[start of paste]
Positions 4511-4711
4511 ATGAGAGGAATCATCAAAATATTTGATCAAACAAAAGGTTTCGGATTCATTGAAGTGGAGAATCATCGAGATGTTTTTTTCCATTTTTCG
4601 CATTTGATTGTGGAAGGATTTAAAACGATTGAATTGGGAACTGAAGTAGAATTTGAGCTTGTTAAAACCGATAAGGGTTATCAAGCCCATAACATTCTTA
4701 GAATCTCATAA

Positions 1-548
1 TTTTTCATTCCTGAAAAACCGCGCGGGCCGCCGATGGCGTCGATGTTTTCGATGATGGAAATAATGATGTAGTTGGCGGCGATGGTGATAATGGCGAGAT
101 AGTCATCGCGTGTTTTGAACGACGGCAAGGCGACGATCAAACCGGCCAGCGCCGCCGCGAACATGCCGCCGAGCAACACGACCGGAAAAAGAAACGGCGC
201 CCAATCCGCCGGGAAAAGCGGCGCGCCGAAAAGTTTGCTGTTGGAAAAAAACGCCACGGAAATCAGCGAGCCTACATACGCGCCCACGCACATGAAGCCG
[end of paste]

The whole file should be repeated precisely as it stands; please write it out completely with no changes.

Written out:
Positions 4511-4711
4511 ATGAGAGGAATCATCAAAATATTTGATCAAACAAAAGGTTTCGGATTCATTGAAGTGGAGAATCATCGAGATGTTTTTTTCCATTTTTCG
4601 CATTTGATTGTGGAAGGATTTAAAACGATTGAATTGGGAACTGAAGTAGAATTTGAGCTTGTTAAAACCGATAAGGGTTATCAAGCCCATAACATTCTTA
4701 GAATCTCATAA

Positions 1-548
1 TTTTTCATTCCTGAAAAACCGCGCGGGCCGCCGATGGCGTCGATGTTTTCGATGATGGAAATAATGATGTAGTTGGCGGCGATGGTGATAATGGCGAGAT
101 AGTCATCGCGTGTTTTGAACGACGGCAAGGCGACGATCAAACCGGCCAGCGCCGCCGCGAACATGCCGCCGAGCAACACGACCGGAAAAAGAAACGGCGC
201 CCAATCCGCCGGGAAAAGCGGCGCGCCGAAAAGTTTGCTGTTGGAAAAAAACGCCACGGAAATCAGCGAGCCTACATACGCGCCCACGCACATGAAGCCG